The third part is about cocaine. Vadim happens to sniff cocaine and rapidly becomes an addict. He thoroughly relates the sensations he feels when he first takes this drug. He tells how it is to feel withdrawal symptoms. He explains why he was bound to be an addict. It reminded me of the introduction of Naked Lunch, that I read earlier this year.  He also questions the effects of the drug on his mind. 

The fourth part is called ‘Thoughts”. Vadim tries to analyse feelings and especially hatred and bestiality. His reasoning is interesting. He says cocaine gives him the immediate feeling of happiness. He would have had to work a lot to reach the success in life – the external event – that could have given him the same pleasure. He concludes, with an extreme lucidity: 

J’aurais pu lutter contre la cocaïne et lui resister dans un seul cas : celui où la sensation de bohneur aurait été déterminée chez moi moins par la réalisation de l’événement extérieur que par le travail, la peine, les efforts qu’il aurait fallu fournir pour y arriver. I could have fought against cocaine and could have resisted to it in one case: the one in which the feeling of happiness would have been determined in me less by the realisation of the external event than by the work, the trouble, the efforts I would have had put in to make it happen.

He was doomed to be an addict.

On Anglophone Wikipedia, they say this books looks like Nabokov. I can’t tell, I have only read Lolita, and it was a long time ago. In my copy, they say it looks like Proust. And it’s true. Ageyev has a way to describe routine, to desiccate feelings and the effects of feelings on the soul, and to depicts memories that is really Proustian. Some sentences sound like Proust.  

Mais telle était déjà la force de l’habitude, que même dans mes rêves de bonheur, je pensais avant tout non pas à la sensation de bonheur mais à tel fait qui (s’il se réalisait) me procurerait cette sensation, n’étant pas capable de séparer ces deux éléments l’un de l’autre. But the strength of routine was such that, even in my dreams of happiness, I thought above all, not of the feeling of happiness but of a given event that – if it happened – would give me that feeling, as I was not able to split these two elements from one another.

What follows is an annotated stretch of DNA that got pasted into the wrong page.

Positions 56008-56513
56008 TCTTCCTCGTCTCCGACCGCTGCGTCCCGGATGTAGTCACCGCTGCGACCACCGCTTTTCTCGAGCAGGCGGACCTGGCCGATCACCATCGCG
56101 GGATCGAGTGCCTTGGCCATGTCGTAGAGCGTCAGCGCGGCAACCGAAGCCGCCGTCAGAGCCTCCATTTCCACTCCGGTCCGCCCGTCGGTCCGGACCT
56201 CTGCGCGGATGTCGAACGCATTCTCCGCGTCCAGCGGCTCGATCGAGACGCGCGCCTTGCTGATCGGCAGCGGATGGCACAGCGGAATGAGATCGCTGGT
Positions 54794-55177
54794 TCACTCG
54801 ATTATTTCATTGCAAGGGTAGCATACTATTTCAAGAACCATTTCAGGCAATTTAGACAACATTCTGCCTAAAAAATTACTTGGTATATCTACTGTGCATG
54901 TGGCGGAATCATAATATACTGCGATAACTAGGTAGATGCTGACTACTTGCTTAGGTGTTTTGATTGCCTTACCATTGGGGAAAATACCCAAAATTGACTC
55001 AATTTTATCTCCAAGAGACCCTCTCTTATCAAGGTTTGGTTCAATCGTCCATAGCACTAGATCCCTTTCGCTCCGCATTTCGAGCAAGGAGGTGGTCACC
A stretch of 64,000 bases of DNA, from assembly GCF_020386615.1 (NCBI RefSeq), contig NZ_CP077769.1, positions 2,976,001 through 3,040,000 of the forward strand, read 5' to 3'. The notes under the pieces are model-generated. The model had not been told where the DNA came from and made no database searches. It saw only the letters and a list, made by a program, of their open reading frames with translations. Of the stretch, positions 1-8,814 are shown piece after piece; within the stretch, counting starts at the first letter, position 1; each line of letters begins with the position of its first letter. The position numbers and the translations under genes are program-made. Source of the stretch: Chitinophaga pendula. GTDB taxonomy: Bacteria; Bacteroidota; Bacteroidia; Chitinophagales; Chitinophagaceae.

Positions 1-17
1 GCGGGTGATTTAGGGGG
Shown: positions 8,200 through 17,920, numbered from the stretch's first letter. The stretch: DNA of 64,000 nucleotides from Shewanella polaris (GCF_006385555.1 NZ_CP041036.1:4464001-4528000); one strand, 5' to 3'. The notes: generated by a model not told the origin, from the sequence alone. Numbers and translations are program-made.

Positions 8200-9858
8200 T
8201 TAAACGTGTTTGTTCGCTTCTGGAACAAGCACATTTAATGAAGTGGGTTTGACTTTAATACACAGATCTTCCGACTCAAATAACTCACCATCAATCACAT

But Proust is moving, for example for his love for his mother, his grand-mother, the affectionate description of Françoise. He never hides people’s pettiness but he loves humanity. Vadim is a coward. He treats his mother with an extreme cruelty. He exploits her, sucks her money and she is reduced to poverty. He’s like Delphine and Anastasie in Le Père Goriot by Balzac. He’s a despicable character. He’s smug, nasty, irresponsible, fickle. He seems shut up to any soft feelings, except for some brief moments of exaltation, of elation.

Proust is also incredibly funny. And Ageyev is only bleak, there is no sense of humour at all. That’s why this is not Proust. I enjoyed the descriptions of Moscow, the promenades on a sleigh. It is a good book, cleverly written, shattering. Nudity of a selfish, horrid and arid soul.

It’s worth reading, really.

PS : Of course, I couldn’t find the quotes in English. Now that I know that some publishers dare publish translations of translations without any guilt, I decided to translate myself the quotes I had in French. It is obviously far less good than what a translator would have done, but let’s say it’s better than no quotes at all. I have the edition with the abstract painting cover but I think the one with the boy is much better. I imagine Vadim like this.